Space Shuttle Atlantis

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Space Shuttle Atlantis

Space Shuttle Atlantis represents the only “real” spacecraft in the basic Orbiter distribution (but there are many more available as addons). Its flight characteristics are less forgiving than fictional models like the Delta-glider, and just reaching orbit is a challenge.

The Atlantis orbiter features a working payload bay with remote manipulator system (“Canadarm”), so you can simulate the deployment or even recapture of satellites, or the shipment of resupplies to the International Space Station.

The model now also features a virtual cockpit, with working MFD instruments and head-up display.

Launch:

  • Fire main engines at 100%.
  • SRBs are ignited automatically when main engines reach 95%. SRBs are not controlled manually. Once ignited, they cannot be shut off.
  • During launch, attitude is controlled via SRB thrust vectoring. Roll shuttle for required heading, and decrease pitch during ascent for required orbit insertion.
  • SRBs separate automatically at T+2:06min. In an emergency, SRBs can be jettisoned manually with E.
  • Ascent continues with Orbiter main engines. Throttle down as required for 3g max acceleration.
  • Tank separates at T+8:58min (alt 110km) when empty, or manually with E.
  • After tank separation, orbiter switches to OMS (orbital maneuvering system) using internal tanks, for final orbit insertion. Attitude thrusters (RCS – reaction control system) are activated.

NOTE: Auto guidance & auto pilot systems have been added in the newest version. Suffice to say, the beast has been tamed.

Docking:

  • The orbiter carries a docking attachment in the cargo bay.
  • Open cargo bay doors before docking.
  • Docking direction is in orbiter’s +y direction (up). The Docking MFD must be interpreted accordingly.

RMS manipulation and grappling:

  • The shuttle carries a mechanical manipulator arm in the cargo bay which can be used for releasing and recapturing satellites, MMU control, etc.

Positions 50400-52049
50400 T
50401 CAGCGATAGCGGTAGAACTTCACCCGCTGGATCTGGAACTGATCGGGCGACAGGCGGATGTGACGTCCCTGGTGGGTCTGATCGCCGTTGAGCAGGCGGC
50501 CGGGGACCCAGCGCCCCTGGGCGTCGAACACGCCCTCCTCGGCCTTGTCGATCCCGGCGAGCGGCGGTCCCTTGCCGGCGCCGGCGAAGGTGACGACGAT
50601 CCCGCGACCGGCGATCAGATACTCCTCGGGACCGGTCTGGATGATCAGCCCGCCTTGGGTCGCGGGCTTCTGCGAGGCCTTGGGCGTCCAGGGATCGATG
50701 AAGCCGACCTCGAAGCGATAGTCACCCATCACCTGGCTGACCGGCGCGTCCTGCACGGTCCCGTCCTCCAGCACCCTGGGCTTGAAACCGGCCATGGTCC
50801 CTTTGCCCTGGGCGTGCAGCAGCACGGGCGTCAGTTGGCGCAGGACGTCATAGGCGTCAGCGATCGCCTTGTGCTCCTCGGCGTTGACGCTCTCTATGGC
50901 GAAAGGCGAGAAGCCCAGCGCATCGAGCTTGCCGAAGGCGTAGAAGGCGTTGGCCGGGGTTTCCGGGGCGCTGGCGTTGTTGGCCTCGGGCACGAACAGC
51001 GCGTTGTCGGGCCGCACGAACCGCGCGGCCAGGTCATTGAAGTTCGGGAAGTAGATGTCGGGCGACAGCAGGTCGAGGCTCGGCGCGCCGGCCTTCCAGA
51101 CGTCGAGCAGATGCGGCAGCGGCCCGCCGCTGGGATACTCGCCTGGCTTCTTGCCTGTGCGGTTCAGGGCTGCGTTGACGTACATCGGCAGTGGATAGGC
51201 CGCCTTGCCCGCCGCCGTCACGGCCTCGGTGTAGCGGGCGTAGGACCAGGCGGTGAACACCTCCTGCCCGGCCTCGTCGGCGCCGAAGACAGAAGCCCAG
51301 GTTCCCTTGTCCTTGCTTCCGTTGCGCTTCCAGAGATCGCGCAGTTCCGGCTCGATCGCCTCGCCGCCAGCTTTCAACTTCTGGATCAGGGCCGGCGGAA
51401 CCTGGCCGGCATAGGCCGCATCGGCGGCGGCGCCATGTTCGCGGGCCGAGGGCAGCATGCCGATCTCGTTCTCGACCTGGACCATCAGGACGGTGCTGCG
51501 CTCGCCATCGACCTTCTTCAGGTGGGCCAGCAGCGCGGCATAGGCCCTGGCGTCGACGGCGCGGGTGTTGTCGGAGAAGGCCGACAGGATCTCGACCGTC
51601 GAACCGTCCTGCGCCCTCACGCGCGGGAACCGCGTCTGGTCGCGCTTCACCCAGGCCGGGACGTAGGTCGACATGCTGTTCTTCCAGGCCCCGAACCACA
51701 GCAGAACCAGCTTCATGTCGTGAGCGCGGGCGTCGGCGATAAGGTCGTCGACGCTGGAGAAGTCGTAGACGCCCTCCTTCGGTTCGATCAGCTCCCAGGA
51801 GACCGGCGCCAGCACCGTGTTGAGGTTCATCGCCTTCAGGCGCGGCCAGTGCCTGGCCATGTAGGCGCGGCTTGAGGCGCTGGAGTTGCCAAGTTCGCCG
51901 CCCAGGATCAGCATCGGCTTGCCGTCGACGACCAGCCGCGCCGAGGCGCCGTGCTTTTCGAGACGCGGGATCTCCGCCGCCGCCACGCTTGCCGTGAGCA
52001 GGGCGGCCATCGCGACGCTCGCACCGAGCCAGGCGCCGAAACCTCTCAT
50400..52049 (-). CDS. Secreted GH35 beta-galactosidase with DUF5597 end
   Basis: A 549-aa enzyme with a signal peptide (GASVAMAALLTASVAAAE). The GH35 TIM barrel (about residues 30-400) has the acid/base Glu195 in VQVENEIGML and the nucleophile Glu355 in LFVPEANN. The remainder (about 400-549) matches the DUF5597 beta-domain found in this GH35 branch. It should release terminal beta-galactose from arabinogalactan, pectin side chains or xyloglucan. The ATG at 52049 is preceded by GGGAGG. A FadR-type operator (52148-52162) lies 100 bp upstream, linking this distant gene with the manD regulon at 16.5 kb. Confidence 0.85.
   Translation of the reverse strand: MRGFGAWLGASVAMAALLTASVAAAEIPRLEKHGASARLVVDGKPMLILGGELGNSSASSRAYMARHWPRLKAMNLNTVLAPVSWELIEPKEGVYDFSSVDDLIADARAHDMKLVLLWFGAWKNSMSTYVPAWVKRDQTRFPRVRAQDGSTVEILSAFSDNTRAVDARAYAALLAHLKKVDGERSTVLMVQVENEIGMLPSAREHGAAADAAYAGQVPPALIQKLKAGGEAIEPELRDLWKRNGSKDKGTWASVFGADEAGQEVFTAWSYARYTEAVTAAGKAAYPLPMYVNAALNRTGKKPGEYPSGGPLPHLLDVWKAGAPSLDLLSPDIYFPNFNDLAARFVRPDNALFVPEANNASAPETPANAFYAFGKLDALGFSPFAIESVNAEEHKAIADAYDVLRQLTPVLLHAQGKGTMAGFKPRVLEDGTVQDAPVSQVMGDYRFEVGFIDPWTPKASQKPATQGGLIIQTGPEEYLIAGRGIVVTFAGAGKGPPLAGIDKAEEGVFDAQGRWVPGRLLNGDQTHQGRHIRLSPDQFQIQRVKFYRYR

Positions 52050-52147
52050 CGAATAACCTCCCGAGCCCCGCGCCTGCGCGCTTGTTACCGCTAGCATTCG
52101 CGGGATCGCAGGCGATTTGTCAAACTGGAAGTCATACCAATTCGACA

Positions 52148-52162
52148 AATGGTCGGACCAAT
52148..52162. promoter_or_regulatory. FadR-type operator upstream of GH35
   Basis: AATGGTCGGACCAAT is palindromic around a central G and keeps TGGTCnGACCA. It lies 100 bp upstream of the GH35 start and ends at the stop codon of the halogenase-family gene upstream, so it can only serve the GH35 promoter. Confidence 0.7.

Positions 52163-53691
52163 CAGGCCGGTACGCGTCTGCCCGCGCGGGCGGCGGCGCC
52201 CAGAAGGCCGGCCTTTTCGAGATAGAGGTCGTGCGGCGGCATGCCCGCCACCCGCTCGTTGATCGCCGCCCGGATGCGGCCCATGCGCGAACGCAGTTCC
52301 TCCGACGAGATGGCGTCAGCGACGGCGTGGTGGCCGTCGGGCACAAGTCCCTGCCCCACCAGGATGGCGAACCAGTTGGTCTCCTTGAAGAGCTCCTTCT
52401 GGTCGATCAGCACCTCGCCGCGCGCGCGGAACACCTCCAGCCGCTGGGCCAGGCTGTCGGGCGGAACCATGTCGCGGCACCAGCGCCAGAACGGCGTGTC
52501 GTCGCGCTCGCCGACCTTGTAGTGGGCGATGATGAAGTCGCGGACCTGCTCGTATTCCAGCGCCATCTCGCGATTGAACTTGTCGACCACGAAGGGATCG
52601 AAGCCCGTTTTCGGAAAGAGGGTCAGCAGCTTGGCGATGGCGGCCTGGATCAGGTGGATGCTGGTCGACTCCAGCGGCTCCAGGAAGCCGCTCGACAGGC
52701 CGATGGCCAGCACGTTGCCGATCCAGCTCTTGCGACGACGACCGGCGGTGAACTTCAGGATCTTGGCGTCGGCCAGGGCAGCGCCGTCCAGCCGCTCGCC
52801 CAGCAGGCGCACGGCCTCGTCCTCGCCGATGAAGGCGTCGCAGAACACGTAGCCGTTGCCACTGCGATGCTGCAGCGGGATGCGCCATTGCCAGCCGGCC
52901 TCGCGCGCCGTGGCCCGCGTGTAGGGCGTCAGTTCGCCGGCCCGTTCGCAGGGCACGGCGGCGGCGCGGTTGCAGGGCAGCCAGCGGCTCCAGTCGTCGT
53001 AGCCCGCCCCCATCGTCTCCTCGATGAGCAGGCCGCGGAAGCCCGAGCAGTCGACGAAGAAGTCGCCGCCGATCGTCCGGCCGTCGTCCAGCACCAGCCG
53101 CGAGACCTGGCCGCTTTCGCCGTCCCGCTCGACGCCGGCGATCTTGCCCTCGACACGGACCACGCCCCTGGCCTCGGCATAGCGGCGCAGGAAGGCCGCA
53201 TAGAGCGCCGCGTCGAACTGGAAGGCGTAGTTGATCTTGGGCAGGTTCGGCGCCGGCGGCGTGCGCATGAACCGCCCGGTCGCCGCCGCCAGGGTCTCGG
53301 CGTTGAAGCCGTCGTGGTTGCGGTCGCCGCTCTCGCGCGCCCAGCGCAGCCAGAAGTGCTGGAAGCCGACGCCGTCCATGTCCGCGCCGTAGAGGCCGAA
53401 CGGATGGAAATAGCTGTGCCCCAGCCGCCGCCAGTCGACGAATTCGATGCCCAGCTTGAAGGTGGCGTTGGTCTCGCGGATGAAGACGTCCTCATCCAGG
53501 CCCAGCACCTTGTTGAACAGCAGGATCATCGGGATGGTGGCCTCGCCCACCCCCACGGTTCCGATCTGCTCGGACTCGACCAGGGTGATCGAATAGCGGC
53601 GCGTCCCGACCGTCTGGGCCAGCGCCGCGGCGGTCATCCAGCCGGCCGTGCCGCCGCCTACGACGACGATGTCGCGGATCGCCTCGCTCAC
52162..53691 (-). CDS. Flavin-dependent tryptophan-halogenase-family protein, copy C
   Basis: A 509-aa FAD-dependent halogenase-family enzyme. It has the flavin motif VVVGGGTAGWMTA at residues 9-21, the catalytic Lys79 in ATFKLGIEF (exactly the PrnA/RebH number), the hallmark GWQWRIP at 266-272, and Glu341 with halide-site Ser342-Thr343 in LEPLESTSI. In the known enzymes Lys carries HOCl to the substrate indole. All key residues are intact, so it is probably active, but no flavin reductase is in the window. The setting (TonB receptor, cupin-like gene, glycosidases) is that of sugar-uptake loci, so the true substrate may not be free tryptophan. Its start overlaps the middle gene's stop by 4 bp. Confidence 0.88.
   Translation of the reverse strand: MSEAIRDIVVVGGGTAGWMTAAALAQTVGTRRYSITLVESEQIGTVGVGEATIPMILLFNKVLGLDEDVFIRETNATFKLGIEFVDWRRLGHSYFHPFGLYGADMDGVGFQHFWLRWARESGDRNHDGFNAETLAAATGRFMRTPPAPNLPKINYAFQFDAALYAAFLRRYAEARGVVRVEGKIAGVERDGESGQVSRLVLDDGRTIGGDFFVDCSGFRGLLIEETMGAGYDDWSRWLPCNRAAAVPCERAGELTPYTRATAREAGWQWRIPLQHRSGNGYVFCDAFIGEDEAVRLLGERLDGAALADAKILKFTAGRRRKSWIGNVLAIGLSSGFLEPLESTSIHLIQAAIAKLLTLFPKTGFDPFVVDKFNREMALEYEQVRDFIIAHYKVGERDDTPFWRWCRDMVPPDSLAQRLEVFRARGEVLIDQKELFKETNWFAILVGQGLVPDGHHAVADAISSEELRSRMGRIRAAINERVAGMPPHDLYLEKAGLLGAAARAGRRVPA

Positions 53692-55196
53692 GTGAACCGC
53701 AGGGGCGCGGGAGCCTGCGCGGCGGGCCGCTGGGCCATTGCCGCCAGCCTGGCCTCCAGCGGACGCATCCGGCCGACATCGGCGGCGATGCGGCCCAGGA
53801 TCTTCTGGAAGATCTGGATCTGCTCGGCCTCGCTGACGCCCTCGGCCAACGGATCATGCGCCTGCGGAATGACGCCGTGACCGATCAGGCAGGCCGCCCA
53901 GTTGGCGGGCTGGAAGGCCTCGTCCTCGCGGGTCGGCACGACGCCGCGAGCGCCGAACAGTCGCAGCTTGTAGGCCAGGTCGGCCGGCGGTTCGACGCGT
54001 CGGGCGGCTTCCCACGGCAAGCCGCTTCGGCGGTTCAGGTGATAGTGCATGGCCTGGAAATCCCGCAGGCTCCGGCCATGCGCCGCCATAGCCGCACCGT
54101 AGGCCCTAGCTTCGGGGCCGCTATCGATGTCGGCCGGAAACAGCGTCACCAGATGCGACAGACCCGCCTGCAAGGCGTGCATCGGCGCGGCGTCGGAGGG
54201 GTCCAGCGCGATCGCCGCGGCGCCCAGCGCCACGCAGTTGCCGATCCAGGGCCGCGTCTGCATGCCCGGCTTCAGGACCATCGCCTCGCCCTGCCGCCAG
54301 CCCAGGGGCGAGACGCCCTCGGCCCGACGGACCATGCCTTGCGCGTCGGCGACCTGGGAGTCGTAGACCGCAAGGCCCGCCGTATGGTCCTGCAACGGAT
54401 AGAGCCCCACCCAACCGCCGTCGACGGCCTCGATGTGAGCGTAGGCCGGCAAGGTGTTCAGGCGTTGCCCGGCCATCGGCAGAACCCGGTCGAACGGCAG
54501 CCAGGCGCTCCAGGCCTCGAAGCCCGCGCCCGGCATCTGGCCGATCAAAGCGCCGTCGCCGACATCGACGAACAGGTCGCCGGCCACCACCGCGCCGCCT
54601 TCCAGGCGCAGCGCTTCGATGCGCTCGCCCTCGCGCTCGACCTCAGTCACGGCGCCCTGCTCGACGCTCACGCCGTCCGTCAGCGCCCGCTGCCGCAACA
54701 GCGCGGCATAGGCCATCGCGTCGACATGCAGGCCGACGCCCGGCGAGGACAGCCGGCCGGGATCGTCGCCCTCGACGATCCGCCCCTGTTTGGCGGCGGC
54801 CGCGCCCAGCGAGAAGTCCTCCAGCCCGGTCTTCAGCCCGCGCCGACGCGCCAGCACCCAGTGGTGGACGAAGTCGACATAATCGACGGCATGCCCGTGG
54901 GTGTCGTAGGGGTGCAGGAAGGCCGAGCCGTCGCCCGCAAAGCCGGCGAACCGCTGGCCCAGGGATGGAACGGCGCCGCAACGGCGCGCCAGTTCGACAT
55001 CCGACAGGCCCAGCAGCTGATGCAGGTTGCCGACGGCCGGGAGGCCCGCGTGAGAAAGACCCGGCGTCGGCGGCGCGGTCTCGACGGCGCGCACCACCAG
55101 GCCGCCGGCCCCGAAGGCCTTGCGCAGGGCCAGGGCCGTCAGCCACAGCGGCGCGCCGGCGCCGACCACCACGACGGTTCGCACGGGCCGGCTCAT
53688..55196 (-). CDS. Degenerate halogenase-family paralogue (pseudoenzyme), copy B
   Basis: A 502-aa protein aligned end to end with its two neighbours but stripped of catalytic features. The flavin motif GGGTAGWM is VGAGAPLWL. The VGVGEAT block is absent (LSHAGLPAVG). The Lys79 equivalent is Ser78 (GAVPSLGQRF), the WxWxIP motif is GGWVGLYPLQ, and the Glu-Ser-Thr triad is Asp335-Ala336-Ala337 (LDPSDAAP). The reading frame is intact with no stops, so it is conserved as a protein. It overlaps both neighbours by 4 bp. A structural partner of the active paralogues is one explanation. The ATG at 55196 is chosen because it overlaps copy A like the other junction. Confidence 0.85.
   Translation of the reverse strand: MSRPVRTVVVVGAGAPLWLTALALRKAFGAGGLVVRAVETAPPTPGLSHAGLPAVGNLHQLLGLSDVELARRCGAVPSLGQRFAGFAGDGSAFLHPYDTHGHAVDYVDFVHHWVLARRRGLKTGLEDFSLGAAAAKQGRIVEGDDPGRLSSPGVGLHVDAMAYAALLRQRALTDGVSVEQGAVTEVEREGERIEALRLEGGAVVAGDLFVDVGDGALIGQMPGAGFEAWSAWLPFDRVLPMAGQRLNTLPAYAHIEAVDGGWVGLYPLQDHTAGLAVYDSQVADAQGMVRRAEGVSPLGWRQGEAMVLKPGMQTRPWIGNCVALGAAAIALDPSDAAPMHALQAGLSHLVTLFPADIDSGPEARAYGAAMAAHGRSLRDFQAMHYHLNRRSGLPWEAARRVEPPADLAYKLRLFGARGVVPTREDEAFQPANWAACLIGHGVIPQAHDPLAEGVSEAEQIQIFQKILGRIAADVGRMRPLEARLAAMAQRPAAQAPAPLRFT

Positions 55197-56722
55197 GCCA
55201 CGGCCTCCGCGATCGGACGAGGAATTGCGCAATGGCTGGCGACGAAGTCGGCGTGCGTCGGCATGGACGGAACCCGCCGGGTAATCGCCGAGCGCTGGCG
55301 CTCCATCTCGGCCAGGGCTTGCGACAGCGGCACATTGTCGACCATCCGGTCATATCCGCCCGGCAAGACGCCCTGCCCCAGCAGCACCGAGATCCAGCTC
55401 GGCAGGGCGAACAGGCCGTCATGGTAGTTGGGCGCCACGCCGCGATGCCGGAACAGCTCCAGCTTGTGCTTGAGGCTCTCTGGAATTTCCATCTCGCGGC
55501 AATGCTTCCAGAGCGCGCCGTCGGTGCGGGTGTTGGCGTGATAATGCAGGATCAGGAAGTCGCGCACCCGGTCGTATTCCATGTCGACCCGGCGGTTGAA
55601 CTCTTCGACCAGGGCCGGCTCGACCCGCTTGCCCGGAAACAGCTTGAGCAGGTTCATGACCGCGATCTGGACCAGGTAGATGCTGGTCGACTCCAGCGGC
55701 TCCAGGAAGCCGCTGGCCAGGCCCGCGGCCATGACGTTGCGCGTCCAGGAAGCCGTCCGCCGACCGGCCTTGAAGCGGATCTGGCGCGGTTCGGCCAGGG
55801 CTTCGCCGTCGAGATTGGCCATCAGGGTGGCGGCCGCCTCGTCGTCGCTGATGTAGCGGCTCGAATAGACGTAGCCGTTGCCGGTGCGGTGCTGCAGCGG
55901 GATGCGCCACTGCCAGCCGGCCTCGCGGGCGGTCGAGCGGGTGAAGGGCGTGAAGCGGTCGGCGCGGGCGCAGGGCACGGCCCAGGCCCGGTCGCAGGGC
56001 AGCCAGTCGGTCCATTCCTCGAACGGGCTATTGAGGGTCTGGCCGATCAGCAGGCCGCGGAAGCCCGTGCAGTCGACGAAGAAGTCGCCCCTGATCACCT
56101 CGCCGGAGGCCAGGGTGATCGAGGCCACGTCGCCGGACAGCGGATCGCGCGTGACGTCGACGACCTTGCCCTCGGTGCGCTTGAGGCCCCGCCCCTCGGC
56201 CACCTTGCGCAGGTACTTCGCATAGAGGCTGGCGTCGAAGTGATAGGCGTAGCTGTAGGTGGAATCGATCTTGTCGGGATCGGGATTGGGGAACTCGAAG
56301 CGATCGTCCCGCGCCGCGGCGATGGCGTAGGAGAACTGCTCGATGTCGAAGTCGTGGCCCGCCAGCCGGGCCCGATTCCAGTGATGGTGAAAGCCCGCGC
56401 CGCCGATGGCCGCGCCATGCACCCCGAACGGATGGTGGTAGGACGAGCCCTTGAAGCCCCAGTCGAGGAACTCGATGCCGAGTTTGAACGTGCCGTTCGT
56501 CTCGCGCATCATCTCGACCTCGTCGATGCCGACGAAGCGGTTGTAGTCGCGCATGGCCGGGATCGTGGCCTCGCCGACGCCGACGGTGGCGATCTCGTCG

• The arm can be used in orbit once the cargo doors have been fully opened. To bring up the RMS control dialog, press Ctrl + Space.
  • The arm has three joints: the shoulder joint can be rotated in yaw and pitch, the elbow joint can be rotated in pitch, and the wrist joint can be rotated in pitch, yaw and roll.
  • To grapple a satellite currently stowed in the cargo bay, move the RMS tip onto a grappling point, and press “Grapple”. If grappling was successful, the button label switches to “Release”.
  • To make it easier to identify the grappling points of satellites, you can tick the “Show grapple points” box. This marks all grappling points with flashing arrows.
  • To release the satellite, press “Release”.
  • You can also grapple freely drifting satellites if you move the RMS tip onto a grappling point.
  • To return a satellite back to Earth, it must be stowed in the cargo bay. Use the RMS arm to bring the satellite into its correct position in the payload bay. When the Payload “Arrest” button becomes active, the satellite can be fixed in the bay by pressing the button. It is automatically released from the RMS tip.
  • The RMS arm can be stowed in its transport position by pressing the RMS “Stow” button. This is only possible as long as no object is attached to the arm.
  • Payload can be released directly from the bay by pressing the “Purge” button.